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the iraqi people to govern itself. >> create real democracy for people who want it. >> help afghans begin to build a new democracy, build their economy and provide basic service and expand health care as well as open up schools. >> and allowing for freedom to spread around the world. >> jon: basically when we give other countries government assistance, they handle it great. but when we get it ourselves, we [bleeped] it all up. [laughter] why is it you don't seem to care about unintended consequences, waste, fraud and abuse and culture dependency when it comes to the unlimited checkbook for foreign military adventures? >> of course the war has been costly, but we've been protected from attack here at home. >> jon: bull [bleeped]. putting aside the questionable contention that the wars in iraq and afghanistan have kept us safe here at home, you do know terrorism isn't the only thing americans would like to be protected from. >> the american society of civil engineers gives america's
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crumbling infrastructure a d-plus. >> the v.a. says at least 23 people have died waiting for care. >> 50 million americans living below the federal poverty line. >> temperatures could go up by 9 degrees this century, and sea levels could rise an extra 10 to 21 inches. >> 30 americans die from gun violence in this country every single day. >> jon: none of it is terrorism, right? because then we'd have do something about it. if there is one man who embodied the ethos of the republican party, i'd have to say, it's our old friend jeff sessions of alabama. never met a war appropriation bill he didn't like. >> we made a commitment to our troops, and they're prepared to put their lives at stake for us. i don't think they ought to be the slightest suggestion in any way that we're not going to honor that commitment. >> who do i make the check out to, sir? of course, he's not too worried about how it's going to work out. >> so you have faith that the
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cost of this war in casualties and the cost of like half a trillion dollars of risks in terms of getting people in the world not liking what we're doing is fairly obvious is all worth it because if we do fail, things fail, and we come home or we come home and after we come home, it goes back to a military coup. isn't that danger that we can't change the course of a country if we're only going to be there a limited amount of time. >> i don't believe that's going to happen. >> jon: no, he doesn't believe it! what? [laughter] unlimited money to go over there. i don't think anything bad's going to happen. well, how about spending some money on cleaning up the mess you made here at home for the veterans. >> we need to resist the temptation to create more entitlements and more entitlements, which is one of the reasons that we're heading recklessly to a fiscal crisis. but i don't think we should create a blank check, an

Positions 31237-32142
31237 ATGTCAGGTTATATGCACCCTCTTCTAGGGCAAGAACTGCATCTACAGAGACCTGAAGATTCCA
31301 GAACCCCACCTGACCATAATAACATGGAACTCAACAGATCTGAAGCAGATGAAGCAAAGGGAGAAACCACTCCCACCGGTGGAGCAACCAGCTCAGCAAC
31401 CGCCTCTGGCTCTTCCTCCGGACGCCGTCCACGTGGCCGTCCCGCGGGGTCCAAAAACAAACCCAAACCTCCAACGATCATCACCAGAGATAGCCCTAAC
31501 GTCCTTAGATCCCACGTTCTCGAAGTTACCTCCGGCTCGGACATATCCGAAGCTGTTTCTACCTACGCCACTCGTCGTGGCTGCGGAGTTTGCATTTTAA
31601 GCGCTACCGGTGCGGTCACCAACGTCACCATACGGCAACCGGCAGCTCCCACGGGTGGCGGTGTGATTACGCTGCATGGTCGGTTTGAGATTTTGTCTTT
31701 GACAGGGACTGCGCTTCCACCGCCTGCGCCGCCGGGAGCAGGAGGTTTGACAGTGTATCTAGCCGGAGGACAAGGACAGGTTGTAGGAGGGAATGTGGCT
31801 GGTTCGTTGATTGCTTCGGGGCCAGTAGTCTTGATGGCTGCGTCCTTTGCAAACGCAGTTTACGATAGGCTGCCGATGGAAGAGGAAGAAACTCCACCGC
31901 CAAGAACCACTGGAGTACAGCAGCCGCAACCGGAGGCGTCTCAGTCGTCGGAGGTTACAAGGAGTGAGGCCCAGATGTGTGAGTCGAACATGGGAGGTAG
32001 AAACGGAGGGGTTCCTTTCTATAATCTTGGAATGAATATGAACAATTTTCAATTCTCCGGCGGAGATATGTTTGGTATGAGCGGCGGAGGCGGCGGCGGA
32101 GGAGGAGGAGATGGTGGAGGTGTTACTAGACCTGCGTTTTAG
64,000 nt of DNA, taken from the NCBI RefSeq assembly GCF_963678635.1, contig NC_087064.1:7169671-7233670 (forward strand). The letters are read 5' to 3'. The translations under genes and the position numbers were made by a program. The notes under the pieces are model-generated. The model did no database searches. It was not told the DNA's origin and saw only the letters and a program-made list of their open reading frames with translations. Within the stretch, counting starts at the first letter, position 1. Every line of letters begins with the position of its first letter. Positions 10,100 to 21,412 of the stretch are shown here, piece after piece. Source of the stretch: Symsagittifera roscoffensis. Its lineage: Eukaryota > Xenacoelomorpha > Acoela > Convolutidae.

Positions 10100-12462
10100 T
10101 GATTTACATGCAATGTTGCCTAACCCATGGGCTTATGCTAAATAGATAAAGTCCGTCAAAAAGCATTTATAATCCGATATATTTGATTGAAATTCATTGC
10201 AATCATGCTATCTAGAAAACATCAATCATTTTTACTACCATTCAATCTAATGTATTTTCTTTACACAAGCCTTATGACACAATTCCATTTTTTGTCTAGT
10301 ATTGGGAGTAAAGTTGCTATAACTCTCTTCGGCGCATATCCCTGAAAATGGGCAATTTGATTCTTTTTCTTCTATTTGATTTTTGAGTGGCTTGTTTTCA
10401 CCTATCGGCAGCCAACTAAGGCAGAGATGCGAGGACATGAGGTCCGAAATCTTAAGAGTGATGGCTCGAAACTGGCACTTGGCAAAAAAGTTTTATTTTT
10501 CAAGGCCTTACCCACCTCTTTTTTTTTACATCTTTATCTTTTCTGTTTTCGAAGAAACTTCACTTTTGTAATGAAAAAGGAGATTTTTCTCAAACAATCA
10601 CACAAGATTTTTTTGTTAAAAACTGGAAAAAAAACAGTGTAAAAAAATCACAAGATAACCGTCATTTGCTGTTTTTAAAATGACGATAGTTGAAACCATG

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unlimited entitlement program now. >> jon: go [bleeped] yourself. [cheering and applause] you know what, i'm worried. i'm really worried about the republicans. their inability to wean themselves off of military intervention. they have a culture of defendantcy, if you, will and i believe it's turned them all into warfare queens. i think we need to cut them off for their own good. we'll be right back. how can you see yourself in new glasses... without your glasses? at lenscrafters, our unique camera and screen system lets you compare yourself in four different frames at time. making sure all your vision choices are clear. lenscrafters loves eyes if it was, i would've iplayed it safe
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and the good queen showed the boy it could all be real avo: whatever you can imagine, all in one place expedia, find yours >> jon: welcome back. you know, summer's here. school's out. some kids are off to camp others may be taking a summer job. there might be more opportunities out there than you think. sam bee reports. >> farming, it's the backbone of this country, but did you know it benefits workers of all sizes. >> children as young as seven are legally working in u.s. tobacco fields. >> yes, according to a loophole in our agricultural labor law, our hard-working tykes are free to pick as much tobacco as they want. and for kentucky tobacco farmer and state senator paul hornback, it's the best thing for 'em. >> it's long days. it's in the heat. it's out there in the sun. some days it may be 100 degrees, but that's not bad.